There are two leading platforms for how buying occurs. The first is real-time bidding (RTB). This platform is essentially an on-going auction for available online space on multiple devices. Buyers look over what space is open and place bids for amounts they can afford. If the proposal wins the auction, the ad servers notify the buyer instantly, and the advertisement immediately appears on the device.
In contrast, programmatic direct eliminates the auction-style of bidding in favor of an immediate purchase. This form cuts the hassle of having to place bids after reviewing space but instead allowing the SSP to find space. Of course, these networks guarantee placement, set visibility parameters, and metric goals.
RTB gives you the freedom to select which online space best fits your budget. However, winning bets decide who gets the placement. Whereas, the downside to direct buying is a higher CPM (cost per thousand) when compared to bidding. It is essential to determine which platform best fits your budget.
Programmatic buying in steps
Let’s take for an example, a website that’s configured for programmatic advertising ad-buying utilizing RTB. First, you place your maximum bid amount for an impression through a network. Before the page loads, an auction takes place among bidders for space. Next, the winner has their ad displayed.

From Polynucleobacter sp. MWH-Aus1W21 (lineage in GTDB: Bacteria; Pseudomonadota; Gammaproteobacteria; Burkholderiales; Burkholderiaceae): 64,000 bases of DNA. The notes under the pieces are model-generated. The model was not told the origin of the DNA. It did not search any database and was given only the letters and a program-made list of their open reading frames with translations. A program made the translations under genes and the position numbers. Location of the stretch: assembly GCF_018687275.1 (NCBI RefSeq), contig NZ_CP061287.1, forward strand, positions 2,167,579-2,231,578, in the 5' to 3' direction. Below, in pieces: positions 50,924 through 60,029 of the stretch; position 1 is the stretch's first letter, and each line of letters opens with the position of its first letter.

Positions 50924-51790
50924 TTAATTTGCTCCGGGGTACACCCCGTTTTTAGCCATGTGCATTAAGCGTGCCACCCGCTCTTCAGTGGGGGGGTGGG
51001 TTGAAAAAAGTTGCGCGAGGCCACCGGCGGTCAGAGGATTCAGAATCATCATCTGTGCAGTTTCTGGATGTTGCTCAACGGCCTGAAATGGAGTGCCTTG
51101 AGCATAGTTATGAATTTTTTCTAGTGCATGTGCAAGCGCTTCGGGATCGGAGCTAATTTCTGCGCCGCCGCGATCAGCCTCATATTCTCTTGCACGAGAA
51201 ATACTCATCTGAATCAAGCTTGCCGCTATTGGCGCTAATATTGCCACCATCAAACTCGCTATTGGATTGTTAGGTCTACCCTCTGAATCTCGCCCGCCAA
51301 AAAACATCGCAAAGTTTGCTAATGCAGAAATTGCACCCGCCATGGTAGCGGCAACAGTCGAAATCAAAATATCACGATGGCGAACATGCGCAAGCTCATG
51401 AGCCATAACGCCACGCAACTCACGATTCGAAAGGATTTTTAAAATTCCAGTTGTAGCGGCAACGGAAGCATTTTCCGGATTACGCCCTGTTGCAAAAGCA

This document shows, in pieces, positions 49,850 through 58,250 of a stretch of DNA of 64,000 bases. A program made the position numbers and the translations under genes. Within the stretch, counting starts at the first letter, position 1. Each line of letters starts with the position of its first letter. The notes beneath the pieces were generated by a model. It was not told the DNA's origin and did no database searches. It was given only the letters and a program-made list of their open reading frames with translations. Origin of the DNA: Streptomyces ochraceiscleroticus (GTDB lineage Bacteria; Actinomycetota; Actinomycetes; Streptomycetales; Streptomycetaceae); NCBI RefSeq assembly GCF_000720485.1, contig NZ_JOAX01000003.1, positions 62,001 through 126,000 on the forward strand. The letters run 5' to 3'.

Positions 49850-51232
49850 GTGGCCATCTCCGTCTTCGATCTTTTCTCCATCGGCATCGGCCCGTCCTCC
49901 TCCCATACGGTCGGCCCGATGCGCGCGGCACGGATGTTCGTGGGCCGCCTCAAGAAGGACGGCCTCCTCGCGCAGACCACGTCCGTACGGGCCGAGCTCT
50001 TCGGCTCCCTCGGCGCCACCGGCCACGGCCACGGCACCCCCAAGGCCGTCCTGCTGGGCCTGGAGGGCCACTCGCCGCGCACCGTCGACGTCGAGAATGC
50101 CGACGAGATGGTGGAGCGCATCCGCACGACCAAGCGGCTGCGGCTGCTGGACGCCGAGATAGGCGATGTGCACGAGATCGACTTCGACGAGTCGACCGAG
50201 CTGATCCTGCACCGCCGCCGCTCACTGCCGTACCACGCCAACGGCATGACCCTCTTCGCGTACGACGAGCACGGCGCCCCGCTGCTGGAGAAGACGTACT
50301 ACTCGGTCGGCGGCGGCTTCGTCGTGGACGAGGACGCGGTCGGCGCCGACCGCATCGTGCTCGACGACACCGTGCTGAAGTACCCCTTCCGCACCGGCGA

The process can be broken down to six steps.
- The potential customer clicks on the website for roller skates.
- The owner of the site puts up an ad impression for auction into the marketplace.
- The ad marketplace holds up the auction to potential bidders.
- The highest bidder for that impression wins the bid.
- The ad displays to the potential customer.
- Potential customers click on the ad, let’s say it’s a brand of roller skates you sell, then potential customers turn to potential buyers.
All this happens in milliseconds!
What about T.V.?
The previous example is typical for most devices. But what about T.V.? Days of television are not out the door yet. Even though mobile devices seem to be their replacement currently. Advertisers can take advantage of this new form of advertising, just like how Volvo did.
Volvo’s T.V. campaign produced 526,000 unique engagements in over 95,000 homes. As a result, they saw a sales increase of 35% within that group. Think of how a local dealership running a campaign in its domestic market could have similar results also. For instance, brand awareness alone can result in sales through exposure.
Why use programmatic advertising?
Why? Because of the endless possibilities that come with automating your advertising. Think of the time spent when searching for ad space, negotiating, and monitoring progress. What could you do with your most precious resource, time, instead?
Consider your target audience. No longer do you have to “pay to spray” your ad to a general audience in random places across the internet. That method surely doesn’t work anymore. Instead, use the data gathered to understand your audience. Then target only them through multiple platforms.